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Poll: Majority Opposes Hard-Ball Negotiating Tactics to Replace the Affordable Care Act, But Republicans Support It

Three Quarters of Public, Including Half of Trump Backers, Want President and Congress to Make the Law Work

Somewhat More Want President Trump and Republicans to Continue Working on ACA Repeal and Replace than Want Them to Move onto Other Priorities

With President Trump and Congress continuing to discuss repealing and replacing the Affordable Care Act, a majority of the public opposes using hard-ball tactics as a way to force Democrats in Congress to negotiate a replacement, the latest Kaiser Health Tracking Poll finds.

President Trump recently suggested that his administration and Congress could push Democrats to negotiate a replacement to the Affordable Care Act by stopping payments for the law’s cost-sharing reductions, which experts say would likely cause insurers to raise premiums or stop offering coverage through the ACA’s marketplaces.

The poll finds six in 10 (60%) of the public think President Trump should not try to pass an ACA replacement plan using negotiating tactics like these that could disrupt the ACA’s insurance marketplaces and cause people to lose health coverage. While majorities of Democrats (82%) and independents (66%) oppose such tactics, two thirds of Republicans (67%) instead say President Trump should use whatever negotiating tactics are necessary to win support for a replacement plan.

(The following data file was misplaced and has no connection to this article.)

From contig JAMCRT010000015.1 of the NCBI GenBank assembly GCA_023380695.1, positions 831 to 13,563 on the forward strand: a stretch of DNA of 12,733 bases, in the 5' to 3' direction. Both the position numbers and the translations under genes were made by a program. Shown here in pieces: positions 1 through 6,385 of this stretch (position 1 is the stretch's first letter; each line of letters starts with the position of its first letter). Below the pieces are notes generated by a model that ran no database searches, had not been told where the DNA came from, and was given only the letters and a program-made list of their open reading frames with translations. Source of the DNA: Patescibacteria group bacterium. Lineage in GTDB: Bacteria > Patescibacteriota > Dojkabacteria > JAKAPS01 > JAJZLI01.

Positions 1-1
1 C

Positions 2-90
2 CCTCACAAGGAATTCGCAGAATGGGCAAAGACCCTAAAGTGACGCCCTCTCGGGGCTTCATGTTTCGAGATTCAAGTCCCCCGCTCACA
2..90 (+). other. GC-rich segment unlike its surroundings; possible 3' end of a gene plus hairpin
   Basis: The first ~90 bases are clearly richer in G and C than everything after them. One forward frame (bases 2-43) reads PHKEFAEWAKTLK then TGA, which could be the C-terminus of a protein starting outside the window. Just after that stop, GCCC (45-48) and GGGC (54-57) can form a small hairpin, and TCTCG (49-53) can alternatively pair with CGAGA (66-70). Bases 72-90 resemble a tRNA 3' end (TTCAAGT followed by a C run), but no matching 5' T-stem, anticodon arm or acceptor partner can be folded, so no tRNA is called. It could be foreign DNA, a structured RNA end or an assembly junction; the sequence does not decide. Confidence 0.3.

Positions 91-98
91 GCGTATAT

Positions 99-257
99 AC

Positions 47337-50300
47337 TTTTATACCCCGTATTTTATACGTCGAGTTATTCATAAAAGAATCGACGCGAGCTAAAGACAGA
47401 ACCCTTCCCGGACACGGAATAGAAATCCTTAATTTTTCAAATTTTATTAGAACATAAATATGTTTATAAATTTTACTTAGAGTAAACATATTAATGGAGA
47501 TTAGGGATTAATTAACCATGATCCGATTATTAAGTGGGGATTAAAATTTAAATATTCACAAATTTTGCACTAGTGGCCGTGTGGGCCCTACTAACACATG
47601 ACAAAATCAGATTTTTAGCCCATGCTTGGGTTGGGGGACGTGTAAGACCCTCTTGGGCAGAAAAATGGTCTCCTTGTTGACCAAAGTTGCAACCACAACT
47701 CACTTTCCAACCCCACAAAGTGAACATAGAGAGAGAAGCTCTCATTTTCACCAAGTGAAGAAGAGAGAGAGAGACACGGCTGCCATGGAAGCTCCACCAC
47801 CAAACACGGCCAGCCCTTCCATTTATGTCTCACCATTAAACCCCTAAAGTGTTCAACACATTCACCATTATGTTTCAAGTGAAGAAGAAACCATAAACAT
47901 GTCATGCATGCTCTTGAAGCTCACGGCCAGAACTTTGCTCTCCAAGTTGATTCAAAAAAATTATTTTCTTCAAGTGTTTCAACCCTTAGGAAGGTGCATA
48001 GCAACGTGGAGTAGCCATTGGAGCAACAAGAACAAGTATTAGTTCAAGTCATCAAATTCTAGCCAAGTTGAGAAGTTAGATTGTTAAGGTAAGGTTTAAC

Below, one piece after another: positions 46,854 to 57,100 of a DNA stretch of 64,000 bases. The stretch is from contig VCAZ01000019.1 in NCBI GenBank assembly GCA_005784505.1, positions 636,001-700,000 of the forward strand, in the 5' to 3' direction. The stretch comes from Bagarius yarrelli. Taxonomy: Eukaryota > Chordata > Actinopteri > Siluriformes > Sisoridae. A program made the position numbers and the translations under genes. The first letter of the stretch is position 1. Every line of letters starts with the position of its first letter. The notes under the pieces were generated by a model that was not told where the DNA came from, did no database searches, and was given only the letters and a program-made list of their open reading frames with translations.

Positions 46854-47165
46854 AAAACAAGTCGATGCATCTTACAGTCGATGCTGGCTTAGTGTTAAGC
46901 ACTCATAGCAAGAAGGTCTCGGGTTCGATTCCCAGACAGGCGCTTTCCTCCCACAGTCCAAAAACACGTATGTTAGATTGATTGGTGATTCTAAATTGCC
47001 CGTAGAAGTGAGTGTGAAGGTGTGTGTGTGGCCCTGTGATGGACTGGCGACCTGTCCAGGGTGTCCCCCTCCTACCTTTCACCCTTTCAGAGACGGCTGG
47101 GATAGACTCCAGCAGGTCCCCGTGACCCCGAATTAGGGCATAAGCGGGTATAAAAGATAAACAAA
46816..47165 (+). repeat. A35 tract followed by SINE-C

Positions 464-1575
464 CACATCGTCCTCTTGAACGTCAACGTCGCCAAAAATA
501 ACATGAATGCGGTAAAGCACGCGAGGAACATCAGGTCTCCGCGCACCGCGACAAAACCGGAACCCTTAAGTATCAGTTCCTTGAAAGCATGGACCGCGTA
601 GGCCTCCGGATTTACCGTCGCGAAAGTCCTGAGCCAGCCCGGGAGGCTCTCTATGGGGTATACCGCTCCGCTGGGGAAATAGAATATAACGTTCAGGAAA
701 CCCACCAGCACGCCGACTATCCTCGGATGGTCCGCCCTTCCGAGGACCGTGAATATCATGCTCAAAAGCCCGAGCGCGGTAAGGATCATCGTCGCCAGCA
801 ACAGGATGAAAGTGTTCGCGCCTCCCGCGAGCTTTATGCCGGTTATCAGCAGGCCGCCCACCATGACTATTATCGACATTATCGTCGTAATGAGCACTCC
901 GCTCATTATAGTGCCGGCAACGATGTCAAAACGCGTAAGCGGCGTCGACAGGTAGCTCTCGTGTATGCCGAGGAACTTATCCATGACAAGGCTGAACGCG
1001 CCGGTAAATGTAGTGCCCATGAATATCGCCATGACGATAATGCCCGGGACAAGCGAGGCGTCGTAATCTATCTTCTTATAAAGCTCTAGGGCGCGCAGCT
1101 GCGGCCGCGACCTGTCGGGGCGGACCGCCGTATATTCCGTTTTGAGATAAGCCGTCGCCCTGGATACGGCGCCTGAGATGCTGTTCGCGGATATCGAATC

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The poll also finds that most Americans (70%) say the uncertainty around the law’s future is hurting one of the groups most directly affected by the law – people who buy their own health insurance. A similar majority (65%) say that insurers deciding not to sell insurance plans in certain marketplaces is a “big problem” across the country, though fewer (43%) say this about insurers in their local area. These perceptions are similar across party lines.

Public Sees President Trump and Republicans in Congress as Controlling the ACA’s Future

Other findings in the poll suggest the public believes President Trump and Republicans in Congress hold the future of the ACA in their hands. For example:

  • When asked how much control, if any, various groups have over whether the current health care law works or fails, large majorities of the public say Republicans in Congress (80%) and President Trump and his administration (75%) have at least some control. Smaller shares say Democrats in Congress (56%), their own representatives in Congress (51%), or their state’s governor (48%) have at least some control.
  • Three quarters (74%) of the public say President Trump and his administration should do what they can to make the current health care law work, while one-fifth (19%) say they should do what they can to make the ACA fail so they can replace it later. Among President Trump’s supporters, half (53%) say his administration should try to make the law work.